I almost forgot about Tumblr, but this has to be one of the most unhelpful social media platforms out there. Yes, there are people who use Tumblr totally innocently and just have collections of photos of the ocean taken on a film camera with a 50mm lens, printed out and folded, scratched and battered to look ~edgy~ then photographed again for upload. There are so many of those photos it's actually quite astonishing. There's also a ton of stuff about TV programmes, and a generous sprinkling of gifs and memes, and there is nothing wrong with any of that. However, Tumblr has a decidedly ~moody~ side to it which is, quite frankly, weird and toxic. I believe their monitoring and reporting processes have been significantly improved, but there are so many posts and so many users that it's impossible to keep an eye on them all. Hey Tumblr users - there are plenty ocean photos on Pinterest.

There are probably others; these are the ones I know. So let's look at Pinterest. Now, by no means is it perfect - the presence of the infinite scroll (where new stuff loads automatically when you reach the bottom of the screen) is terrible and great all at once, simultaneously really helpful and really annoying.

However, its pros definitely outweigh its cons, and the main thing Pinterest has going for it is its main goal: its content exists to encourage you to do other things. Whether that's redecorating a room in your house with odds and ends you already have lying around, baking an extravagantly decorated special occasion cake, scratching a new country off your scratch map, choosing what breed of dog to get, or creating your own windowsill herb garden, Pinterest wants you to live in the real world.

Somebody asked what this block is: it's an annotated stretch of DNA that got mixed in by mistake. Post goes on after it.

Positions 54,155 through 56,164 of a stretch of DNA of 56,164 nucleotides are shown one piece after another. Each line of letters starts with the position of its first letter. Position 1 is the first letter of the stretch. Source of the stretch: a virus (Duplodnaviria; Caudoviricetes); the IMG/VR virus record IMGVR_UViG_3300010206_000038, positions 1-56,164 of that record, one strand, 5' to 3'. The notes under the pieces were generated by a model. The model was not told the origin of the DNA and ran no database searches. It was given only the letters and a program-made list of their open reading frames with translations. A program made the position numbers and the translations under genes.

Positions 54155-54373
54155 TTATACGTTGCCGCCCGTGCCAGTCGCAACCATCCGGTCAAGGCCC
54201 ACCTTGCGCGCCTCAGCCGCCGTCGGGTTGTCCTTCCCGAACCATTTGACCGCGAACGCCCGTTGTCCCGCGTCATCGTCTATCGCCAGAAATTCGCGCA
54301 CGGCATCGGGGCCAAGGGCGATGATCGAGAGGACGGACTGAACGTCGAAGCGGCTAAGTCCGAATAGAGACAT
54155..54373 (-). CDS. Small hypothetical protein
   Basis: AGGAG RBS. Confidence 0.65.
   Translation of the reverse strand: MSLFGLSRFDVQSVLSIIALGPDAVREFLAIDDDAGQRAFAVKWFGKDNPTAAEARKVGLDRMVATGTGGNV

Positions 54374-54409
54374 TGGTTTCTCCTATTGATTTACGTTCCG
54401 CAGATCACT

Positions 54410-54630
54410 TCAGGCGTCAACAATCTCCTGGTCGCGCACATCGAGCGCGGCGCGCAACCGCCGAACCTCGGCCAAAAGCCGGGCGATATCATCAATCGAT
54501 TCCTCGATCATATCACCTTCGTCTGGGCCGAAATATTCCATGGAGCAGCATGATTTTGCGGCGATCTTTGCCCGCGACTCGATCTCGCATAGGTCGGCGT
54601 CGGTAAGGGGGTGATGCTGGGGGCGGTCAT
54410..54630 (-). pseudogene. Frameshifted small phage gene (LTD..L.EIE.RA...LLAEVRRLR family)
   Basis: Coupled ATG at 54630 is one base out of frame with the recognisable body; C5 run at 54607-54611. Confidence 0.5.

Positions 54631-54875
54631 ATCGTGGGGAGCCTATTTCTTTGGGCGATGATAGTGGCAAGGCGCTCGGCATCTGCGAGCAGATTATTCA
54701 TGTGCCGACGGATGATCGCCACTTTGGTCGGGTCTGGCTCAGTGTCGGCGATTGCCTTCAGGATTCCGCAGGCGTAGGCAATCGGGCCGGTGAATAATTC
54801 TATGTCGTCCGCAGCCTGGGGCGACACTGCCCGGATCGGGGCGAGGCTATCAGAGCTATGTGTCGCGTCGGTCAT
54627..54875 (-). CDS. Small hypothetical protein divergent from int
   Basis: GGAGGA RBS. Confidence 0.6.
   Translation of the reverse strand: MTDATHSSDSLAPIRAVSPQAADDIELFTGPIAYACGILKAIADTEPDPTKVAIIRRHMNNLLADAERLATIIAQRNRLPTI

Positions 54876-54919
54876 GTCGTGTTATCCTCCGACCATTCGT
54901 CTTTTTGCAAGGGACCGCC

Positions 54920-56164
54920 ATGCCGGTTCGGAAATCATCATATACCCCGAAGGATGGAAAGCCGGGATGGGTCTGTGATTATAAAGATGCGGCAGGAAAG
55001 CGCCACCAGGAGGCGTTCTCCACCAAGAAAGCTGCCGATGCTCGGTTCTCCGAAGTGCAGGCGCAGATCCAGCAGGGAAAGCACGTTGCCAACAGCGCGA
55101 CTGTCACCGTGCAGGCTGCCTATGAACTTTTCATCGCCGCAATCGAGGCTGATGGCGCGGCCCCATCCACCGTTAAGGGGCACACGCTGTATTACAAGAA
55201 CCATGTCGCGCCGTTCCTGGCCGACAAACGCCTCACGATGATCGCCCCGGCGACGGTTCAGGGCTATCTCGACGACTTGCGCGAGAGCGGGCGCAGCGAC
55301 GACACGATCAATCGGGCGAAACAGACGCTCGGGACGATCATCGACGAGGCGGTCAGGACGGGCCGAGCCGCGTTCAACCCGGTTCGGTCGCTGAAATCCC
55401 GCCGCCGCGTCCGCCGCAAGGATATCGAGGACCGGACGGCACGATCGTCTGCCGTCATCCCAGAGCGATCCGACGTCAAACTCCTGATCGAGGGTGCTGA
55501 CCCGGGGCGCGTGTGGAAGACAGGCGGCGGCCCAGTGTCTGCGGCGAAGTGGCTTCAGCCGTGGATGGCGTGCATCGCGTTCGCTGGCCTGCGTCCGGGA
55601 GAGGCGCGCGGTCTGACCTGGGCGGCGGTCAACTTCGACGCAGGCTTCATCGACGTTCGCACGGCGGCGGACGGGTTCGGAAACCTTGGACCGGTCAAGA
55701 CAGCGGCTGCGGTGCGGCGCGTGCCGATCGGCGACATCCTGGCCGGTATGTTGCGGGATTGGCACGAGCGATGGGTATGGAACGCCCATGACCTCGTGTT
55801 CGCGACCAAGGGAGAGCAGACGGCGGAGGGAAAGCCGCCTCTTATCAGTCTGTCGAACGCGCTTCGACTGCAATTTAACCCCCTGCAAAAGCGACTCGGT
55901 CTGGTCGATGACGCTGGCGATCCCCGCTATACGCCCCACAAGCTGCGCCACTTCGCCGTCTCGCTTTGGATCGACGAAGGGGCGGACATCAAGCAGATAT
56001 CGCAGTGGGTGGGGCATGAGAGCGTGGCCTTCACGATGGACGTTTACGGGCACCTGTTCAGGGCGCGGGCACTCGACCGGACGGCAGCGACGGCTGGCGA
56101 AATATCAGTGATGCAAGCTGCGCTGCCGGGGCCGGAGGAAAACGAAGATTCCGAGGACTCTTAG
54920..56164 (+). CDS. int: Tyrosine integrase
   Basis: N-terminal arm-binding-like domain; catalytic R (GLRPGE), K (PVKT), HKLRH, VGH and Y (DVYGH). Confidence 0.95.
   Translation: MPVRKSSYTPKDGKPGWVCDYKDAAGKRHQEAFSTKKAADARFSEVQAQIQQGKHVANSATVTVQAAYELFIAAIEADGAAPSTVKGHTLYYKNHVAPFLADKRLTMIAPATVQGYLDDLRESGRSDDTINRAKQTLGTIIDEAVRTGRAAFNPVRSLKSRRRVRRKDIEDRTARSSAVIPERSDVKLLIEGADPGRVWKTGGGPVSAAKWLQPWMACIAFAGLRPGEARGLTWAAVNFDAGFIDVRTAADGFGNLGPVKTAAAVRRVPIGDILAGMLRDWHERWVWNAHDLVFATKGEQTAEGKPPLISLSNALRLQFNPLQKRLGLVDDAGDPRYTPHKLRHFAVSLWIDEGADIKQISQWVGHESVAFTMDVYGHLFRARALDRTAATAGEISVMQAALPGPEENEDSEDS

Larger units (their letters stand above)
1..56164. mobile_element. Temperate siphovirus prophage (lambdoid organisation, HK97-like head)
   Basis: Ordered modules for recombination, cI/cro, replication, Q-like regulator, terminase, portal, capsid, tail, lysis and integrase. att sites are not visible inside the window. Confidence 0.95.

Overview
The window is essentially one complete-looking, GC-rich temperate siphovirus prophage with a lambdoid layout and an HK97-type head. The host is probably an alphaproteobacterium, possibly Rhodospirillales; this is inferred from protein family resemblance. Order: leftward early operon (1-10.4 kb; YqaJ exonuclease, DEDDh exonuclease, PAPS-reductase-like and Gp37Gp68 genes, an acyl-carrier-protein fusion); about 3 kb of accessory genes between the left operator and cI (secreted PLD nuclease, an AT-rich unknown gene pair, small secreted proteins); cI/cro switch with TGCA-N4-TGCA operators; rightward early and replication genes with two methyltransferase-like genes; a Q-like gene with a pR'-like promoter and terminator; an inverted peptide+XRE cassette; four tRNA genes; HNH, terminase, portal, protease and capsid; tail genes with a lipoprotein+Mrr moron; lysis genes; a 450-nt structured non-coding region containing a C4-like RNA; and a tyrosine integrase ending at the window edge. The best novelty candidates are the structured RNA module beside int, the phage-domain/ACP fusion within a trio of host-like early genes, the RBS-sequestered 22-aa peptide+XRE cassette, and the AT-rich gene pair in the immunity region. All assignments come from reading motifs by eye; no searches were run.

You spend however long browsing, repinning and maybe even writing down a physical list of things you like the look of, whether they are to-dos, remote and picturesque locations, or uplifting words, and then you go and do something with it all.

It also doesn't involve the minute details of people's own lives, which is a welcome change from the other platforms. You don't feel compelled to check it every two minutes, and you can happily browse for a bit, enjoy it, then leave it until next time. Although you're pinning on your own boards for your own benefit, Pinterest is decidedly selfless and, more than anything, wholesome. If you don't already have an account, it's a great way to keep track of all your different plans and ideas, and if you do, why not give me a follow?

- post #10 of 21 in the 21-day challenge -


Popular posts